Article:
The centennial of President John F. Kennedy’s birth is being marked in 2017 with a yearlong celebration highlighting important moments in his life and presidency and honoring his promotion of public service, courage, innovation, and inclusion.
The events and initiatives, which are being revealed Monday by the John F. Kennedy Presidential Library and Museum in Dorchester, include a new exhibition about the president, a four-day celebration during his birthday weekend in May, and 35 touch football games planned for April.
Kennedy, the country’s youngest elected president, was born in Brookline on May 29, 1917.
“The centennial is a great moment for all of us involved in the library and our family to make President Kennedy’s legacy accessible,” Kennedy’s grandson, Jack Schlossberg, said Saturday in a telephone interview. “My grandfather was a student of history. It’s a great privilege to bring his legacy and example into the present as we prepare for the challenges we face in our time.”
Most events are free and open to the public, said Steven Rothstein, executive director of the John F. Kennedy Library Foundation. The museum charges an admission fee, but there will be no additional cost to see the special exhibition opening in May, he said.
The library plans to publish information on its website about the celebrations. The first major event is planned for Presidents’ Day, when the US Postal Service will issue a commemorative Kennedy stamp, Rothstein said.
Museum curator Stacey Bredhoff said the centennial exhibition chronicles Kennedy’s life by focusing on stories that don’t receive much prominence in the permanent collection and by displaying artifacts that have never had a public viewing.
One of the most poignant items in the show, “JFK at 100: Milestones and Mementos,” is a pair of chestnuts that Kennedy’s children, Caroline and John Jr., collected from the White House lawn and presented to their father, Bredhoff said. The chestnuts have never been displayed publicly.
“It’s just so sweet,” Bredhoff said Saturday in a telephone interview. “You know his children picked these up and made a gift of them and he kept them.”
Other items on view for the first time include some of Kennedy’s neck ties, sunglasses, handwritten notes he composed to prepare for his 1963 speech on civil rights, and a beat-up leather suitcase he took across the country before announcing his plan to run for president, Bredhoff said.
“I think what the exhibit will have to offer is a fuller, more human picture of the man,” she said. “It’s almost like all of the pieces kind of complement each other to make this portrait. He’s such a hard man to know.”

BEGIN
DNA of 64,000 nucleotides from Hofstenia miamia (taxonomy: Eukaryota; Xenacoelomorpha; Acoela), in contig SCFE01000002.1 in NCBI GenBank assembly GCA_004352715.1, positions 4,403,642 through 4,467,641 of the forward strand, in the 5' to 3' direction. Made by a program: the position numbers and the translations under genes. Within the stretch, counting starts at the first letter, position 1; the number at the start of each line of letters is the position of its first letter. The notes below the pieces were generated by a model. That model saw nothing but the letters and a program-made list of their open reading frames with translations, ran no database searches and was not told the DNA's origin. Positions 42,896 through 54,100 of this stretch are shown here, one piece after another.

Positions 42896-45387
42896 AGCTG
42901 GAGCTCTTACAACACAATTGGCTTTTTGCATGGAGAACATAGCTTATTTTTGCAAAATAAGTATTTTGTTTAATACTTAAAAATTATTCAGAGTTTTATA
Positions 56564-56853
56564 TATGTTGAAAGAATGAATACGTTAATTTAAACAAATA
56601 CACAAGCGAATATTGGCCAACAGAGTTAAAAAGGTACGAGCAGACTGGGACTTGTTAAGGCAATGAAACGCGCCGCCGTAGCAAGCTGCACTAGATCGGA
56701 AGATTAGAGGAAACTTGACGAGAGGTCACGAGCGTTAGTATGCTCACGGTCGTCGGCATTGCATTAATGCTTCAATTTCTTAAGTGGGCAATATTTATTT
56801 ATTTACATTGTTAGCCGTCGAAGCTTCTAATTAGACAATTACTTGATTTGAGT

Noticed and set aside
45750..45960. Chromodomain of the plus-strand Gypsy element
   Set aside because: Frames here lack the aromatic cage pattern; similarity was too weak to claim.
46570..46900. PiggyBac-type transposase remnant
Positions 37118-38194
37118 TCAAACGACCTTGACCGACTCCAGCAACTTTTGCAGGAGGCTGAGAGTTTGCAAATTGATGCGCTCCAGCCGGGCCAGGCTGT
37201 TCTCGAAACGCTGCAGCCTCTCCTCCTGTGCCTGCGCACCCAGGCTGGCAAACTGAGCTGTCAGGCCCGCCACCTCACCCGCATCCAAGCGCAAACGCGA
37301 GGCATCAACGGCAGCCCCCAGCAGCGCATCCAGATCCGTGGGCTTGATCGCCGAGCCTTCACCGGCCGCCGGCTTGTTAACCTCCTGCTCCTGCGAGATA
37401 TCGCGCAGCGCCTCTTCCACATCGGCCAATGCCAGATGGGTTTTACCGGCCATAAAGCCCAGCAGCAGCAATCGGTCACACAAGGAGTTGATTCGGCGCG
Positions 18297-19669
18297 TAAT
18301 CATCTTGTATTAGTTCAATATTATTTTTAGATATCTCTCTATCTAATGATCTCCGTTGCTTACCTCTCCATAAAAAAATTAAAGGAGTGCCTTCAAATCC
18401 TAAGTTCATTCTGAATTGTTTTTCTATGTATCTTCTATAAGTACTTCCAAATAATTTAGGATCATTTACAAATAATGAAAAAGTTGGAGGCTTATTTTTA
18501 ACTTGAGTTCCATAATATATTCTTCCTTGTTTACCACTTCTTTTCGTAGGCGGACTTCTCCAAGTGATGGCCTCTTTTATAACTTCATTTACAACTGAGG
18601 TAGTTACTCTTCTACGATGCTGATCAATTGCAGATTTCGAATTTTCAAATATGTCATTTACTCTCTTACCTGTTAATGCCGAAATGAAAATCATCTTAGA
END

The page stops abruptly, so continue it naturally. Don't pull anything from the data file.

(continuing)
Some of the highlights planned for Kennedy’s birthday weekend include an event at Boston Red Sox game, a celebration for returning Peace Corps volunteers, and a large cake made in the shape of the library and museum, Rothstein said.
The cake is being prepared by Montilio’s Baking Company, which also baked the 4-foot cake served at Kennedy’s wedding to Jacqueline Bouvier in 1953, he said.
Events are also planned at Kennedy’s birthplace at 83 Beals St. in Brookline, which is run by the National Park Service.
Schlossberg, 23, who lives in New York City, said he’s looking forward to the touch football games, a nod to Kennedy’s active lifestyle. The games are planned at fields across the state, Rothstein said.
“I wouldn’t be the first pick on anyone’s team, but we all still love to play,” Schlossberg said.
Other initiatives include an online effort to collect photographs of places named for Kennedy and symposiums at schools including Brandeis University and the University of Massachusetts Boston, organizers said.
“I’m excited about the combination of events because they honor different elements of President Kennedy’s legacy,” Rothstein said. “It’s hard to capture his legacy in one event.”
The celebrations will also get support from the John F. Kennedy Centennial Commission, which was established earlier this year through federal legislation. Members include Massachusetts Senator Edward J. Markey and US Representative Joseph P. Kennedy III, the president’s great-nephew.
As a boy, Markey was inspired by Kennedy’s presidential election in 1960, he said. And when Markey was elected to Congress, the senator said, he met politicians from across the country who also credited Kennedy with inspiring them.
“It’s impossible to overstate how important President Kennedy has been to the last 50 years of progressive policies that are now the law of the United States,” Markey said Sunday in a telephone interview.
Schlossberg said the events offer a chance to learn how the past can inform the present.
“I think any time we can remember the lessons of my grandfather’s life and presidency, you’ll find the more they’re applicable to the challenges we face today,” he said.